Adult gliders can tolerate a temperature range of 64° to 88°F (18°-31°C). At the low end of this range they definitely need warm bedding and a small enclosed space where they can cuddle to keep warm. The normal household is at the cool end of the spectrum for gliders, so make sure they can stay warm! I keep my glider room warmer than the rest of the house by using a thermostat-controlled space heater. It's usually about 80°F in there.
My favorite cage (for two gliders) is made by Quality Cage in Portland, OR. It is made of black powder-coated 1" x 1/2" welded wire and measures 20" square by 36" high, with two user-installable shelves and a wire floor with a pull-out tray for cleaning. The door opening is quite large, so you won't have any problem putting in glider-sized exercise wheels, nestboxes, etc., and the entire top of the cage opens for putting in branches. There's also an optional stand. The catalog number of the cage is SG2020 and it sells for around $100.
Making your own cage is the cheapest way to go, but when I do it I always end up sporting neat rows of evenly-spaced cuts on various parts of my body. :) Galvanized cage wire is the easiest to find; scrub it down good with a wire brush and then again with a sponge soaked in vinegar water, to get rid of any zinc left over from the galvanizing process. If you want to use a bird cage, you'll need to look for one with horizontal bars a maximum of 1/2-inch apart. The horizontal bars give them footholds for climbing that they wouldn't have in a cage with vertical bars. Gliders are very active and need lots of space for climbing and jumping, so the bigger your cage, the better!
There are several other online sources for custom-made glider cages. Look in the glider link list for some of them.
Natural branches or rope perches for climbing are good additions to your cage, but make sure any branches you use are free of pesticides and are not from a plant that could be toxic. Fruit tree branches are good, and I've also used oak successfully. If you can find the large size exercise wheel made for guinea pigs, your gliders might learn to use it for exercise, but be sure not to get the smaller hamster size, as gliders can get their long tails caught in those, causing some serious injuries. Quality Cage also makes a large exercise wheel from the same materials as their cage; I like to line them with plastic needlepoint canvas (attached with zip ties) to prevent leg injuries. (It's not on their website so you'll have to ask for it.)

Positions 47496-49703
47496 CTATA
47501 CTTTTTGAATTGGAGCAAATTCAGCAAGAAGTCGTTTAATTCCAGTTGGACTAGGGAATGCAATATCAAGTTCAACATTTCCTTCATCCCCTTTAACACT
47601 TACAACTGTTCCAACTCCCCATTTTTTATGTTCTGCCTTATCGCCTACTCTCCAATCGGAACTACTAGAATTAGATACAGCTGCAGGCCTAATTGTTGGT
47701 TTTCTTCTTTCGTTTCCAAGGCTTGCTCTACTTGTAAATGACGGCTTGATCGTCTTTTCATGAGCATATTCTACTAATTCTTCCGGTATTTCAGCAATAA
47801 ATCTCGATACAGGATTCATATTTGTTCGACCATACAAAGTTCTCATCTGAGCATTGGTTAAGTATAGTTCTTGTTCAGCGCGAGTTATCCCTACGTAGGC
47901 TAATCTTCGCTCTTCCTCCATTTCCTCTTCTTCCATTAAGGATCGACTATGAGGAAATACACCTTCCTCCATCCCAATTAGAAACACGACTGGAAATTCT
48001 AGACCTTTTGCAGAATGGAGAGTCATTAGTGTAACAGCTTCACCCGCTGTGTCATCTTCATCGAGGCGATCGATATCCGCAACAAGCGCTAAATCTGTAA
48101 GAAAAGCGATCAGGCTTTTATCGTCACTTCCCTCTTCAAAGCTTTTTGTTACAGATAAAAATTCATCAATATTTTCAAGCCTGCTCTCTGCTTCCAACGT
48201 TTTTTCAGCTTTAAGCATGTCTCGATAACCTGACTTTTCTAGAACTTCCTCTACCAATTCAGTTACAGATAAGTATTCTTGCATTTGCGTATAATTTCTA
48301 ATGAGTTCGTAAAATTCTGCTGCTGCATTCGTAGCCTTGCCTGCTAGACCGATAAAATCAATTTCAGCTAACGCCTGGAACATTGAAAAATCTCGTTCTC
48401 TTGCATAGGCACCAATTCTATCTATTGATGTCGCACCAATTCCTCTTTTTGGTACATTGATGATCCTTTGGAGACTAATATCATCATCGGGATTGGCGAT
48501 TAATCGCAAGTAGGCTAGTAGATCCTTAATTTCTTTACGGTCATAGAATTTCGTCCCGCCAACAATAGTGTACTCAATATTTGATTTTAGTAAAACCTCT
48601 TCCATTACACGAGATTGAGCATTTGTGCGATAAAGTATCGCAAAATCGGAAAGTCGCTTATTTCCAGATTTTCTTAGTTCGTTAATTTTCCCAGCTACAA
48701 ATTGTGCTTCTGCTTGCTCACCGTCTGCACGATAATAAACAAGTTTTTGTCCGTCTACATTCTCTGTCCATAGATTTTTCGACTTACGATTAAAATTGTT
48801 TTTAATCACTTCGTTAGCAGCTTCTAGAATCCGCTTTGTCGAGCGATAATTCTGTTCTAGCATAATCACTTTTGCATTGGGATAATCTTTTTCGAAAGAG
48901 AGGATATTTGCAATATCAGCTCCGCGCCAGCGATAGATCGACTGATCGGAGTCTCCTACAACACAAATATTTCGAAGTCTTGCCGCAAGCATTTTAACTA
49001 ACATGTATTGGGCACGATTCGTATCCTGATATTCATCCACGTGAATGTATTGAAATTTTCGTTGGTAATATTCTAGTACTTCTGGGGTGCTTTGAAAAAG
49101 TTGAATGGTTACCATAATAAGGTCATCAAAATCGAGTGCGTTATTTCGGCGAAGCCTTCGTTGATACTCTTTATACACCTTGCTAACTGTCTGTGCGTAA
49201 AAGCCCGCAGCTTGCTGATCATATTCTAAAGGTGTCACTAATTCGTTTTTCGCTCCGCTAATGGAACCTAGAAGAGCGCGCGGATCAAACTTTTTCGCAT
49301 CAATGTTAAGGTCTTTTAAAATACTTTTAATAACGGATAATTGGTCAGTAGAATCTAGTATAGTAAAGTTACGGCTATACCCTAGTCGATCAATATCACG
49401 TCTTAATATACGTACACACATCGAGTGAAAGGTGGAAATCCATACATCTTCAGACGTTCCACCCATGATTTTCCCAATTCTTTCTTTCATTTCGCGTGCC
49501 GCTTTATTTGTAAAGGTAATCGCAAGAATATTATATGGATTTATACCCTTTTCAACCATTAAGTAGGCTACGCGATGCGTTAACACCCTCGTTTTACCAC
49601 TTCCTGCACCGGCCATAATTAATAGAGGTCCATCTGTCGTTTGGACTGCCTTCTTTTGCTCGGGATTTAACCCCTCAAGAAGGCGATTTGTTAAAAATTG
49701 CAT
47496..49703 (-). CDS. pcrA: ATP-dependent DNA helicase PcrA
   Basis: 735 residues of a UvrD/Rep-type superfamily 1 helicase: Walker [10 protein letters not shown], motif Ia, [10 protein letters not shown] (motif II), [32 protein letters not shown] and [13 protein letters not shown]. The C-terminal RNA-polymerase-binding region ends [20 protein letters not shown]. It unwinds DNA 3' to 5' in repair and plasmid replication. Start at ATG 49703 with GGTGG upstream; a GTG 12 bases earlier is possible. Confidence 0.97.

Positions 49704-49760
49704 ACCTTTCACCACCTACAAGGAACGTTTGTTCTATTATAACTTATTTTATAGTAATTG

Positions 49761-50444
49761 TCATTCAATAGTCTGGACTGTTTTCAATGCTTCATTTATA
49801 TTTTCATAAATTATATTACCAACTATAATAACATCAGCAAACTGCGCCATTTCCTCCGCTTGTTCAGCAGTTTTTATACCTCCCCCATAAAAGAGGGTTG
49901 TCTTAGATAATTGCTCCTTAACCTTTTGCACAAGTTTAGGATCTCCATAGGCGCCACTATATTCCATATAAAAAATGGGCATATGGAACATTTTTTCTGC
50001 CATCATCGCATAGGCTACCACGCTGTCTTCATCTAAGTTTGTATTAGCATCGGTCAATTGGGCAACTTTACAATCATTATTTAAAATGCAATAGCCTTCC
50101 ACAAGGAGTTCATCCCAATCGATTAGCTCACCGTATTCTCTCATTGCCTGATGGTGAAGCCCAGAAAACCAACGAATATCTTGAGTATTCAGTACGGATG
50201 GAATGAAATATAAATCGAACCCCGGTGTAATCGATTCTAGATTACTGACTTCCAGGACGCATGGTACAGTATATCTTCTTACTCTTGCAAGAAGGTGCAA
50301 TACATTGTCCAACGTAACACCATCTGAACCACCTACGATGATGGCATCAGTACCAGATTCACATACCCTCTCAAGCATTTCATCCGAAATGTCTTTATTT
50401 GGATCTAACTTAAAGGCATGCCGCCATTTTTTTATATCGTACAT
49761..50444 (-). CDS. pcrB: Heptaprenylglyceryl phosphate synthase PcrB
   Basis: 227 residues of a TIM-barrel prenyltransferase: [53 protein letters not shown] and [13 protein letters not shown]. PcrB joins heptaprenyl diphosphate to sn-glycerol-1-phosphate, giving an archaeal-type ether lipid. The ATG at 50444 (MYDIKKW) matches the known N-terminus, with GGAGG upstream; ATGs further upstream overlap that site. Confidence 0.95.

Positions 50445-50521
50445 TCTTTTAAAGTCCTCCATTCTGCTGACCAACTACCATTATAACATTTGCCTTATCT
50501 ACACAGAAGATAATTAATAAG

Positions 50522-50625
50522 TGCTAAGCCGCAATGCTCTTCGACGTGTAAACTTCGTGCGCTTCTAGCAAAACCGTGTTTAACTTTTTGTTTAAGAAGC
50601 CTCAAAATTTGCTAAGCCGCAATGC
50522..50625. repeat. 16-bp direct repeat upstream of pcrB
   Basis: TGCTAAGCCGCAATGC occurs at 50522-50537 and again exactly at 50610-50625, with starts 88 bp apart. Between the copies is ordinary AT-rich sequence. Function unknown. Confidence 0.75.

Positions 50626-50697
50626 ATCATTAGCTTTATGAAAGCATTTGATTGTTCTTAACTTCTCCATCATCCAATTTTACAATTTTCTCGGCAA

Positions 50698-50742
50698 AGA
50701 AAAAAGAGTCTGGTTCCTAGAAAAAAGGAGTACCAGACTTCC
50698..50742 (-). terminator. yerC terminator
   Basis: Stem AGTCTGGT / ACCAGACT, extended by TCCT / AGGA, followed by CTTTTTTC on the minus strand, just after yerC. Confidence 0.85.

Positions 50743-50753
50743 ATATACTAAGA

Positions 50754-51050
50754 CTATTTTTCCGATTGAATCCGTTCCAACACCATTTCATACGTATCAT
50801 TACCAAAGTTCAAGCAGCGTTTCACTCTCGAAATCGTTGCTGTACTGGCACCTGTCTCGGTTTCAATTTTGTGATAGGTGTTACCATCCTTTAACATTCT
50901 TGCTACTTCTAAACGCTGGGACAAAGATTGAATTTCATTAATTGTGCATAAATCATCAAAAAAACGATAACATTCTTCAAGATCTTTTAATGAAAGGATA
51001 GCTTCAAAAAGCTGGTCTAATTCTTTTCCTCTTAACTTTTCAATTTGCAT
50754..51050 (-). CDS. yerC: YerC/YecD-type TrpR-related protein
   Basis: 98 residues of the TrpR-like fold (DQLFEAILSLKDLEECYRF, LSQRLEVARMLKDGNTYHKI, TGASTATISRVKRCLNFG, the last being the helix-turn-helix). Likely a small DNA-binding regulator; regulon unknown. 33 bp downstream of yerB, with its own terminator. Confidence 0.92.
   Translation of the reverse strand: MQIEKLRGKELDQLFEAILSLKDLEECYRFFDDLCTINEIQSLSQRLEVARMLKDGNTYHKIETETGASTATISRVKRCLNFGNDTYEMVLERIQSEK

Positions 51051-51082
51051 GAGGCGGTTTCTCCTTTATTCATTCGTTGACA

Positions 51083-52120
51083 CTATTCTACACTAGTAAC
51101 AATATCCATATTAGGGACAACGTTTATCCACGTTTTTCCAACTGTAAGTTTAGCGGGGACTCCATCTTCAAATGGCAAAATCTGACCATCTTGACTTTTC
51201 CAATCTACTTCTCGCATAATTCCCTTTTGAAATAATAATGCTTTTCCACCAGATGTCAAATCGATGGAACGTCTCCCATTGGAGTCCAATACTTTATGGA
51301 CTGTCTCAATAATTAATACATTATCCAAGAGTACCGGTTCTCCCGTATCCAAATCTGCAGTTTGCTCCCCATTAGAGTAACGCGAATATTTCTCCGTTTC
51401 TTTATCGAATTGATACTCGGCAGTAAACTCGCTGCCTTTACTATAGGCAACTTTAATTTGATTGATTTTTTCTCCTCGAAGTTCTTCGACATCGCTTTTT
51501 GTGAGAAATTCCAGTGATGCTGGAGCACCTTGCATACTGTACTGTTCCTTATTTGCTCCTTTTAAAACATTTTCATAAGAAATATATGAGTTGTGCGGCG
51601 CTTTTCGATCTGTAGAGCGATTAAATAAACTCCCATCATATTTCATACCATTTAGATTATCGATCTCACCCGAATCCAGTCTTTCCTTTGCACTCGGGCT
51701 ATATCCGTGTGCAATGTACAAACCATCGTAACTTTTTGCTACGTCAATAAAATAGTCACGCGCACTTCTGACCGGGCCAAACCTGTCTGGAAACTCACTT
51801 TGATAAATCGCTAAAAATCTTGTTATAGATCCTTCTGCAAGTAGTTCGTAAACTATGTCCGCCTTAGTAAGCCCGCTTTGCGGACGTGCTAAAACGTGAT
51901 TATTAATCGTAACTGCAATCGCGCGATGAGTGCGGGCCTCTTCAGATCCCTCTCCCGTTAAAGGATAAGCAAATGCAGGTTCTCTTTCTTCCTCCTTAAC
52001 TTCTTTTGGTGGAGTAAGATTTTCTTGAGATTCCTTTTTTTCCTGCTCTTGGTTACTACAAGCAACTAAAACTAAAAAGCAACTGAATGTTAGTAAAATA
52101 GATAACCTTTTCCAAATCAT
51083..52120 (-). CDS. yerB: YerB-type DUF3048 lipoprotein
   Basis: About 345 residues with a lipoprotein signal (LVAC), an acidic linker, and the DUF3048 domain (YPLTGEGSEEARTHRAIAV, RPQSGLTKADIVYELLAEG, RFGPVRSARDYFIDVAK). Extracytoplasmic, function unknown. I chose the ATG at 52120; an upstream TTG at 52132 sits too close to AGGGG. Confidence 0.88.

Any feeding dishes that stay in the cage for non-perishable foods should be small enough not to tempt the gliders to sit in them while they eat, so as to avoid soiling their food. You can buy disposable paper trays in bulk from wholesale grocery stores so you don't have to wash dishes every night - this is especially helpful if you have a lot of gliders.
Be sure to privide a dark place for your gliders to sleep. It should be made of absorbant material like wood, fabric, etc. This photo shows gliders nesting in a clay flower pot turned upside-down with a clean rag inside for the floor. (The hole was drilled under water to keep from breaking the pot.) Absorbant materials keep humidity from building up inside, and also "breathe" so that moisture and smells don't build up. If you use materials such as plastic or glazed ceramic, your gliders will eventually take on a brownish tinge as their fur is stained by the trapped moisture, and they probably won't smell as nice as they should.
The down side to nest boxes of wood or clay is that although
the gliders won't soil the inside, they will mark the top and sides
with urine, so eventually they will need to be replaced. One solution
to this is to mount the nest box at the top of the cage so they can't
get on top of it, or hang the nestbox on the outside of the cage like
bird breeders do. Another is to use a cloth pouch that can be thrown in
the washer when it needs cleaning. The cloth pouch is a good way to go
when you are taming your gliders, because it makes catching them much
easier. See the section on taming
for more details. Be careful of woven fabrics that might ravel, though,
or seams that can come apart, because tiny loose threads can get
tangled around glider feet and tails and cut off the circulation.
Thermal fleece is my favorite fabric for gliders; it stands up well to
frequent washing and won't ravel, and is soft and warm.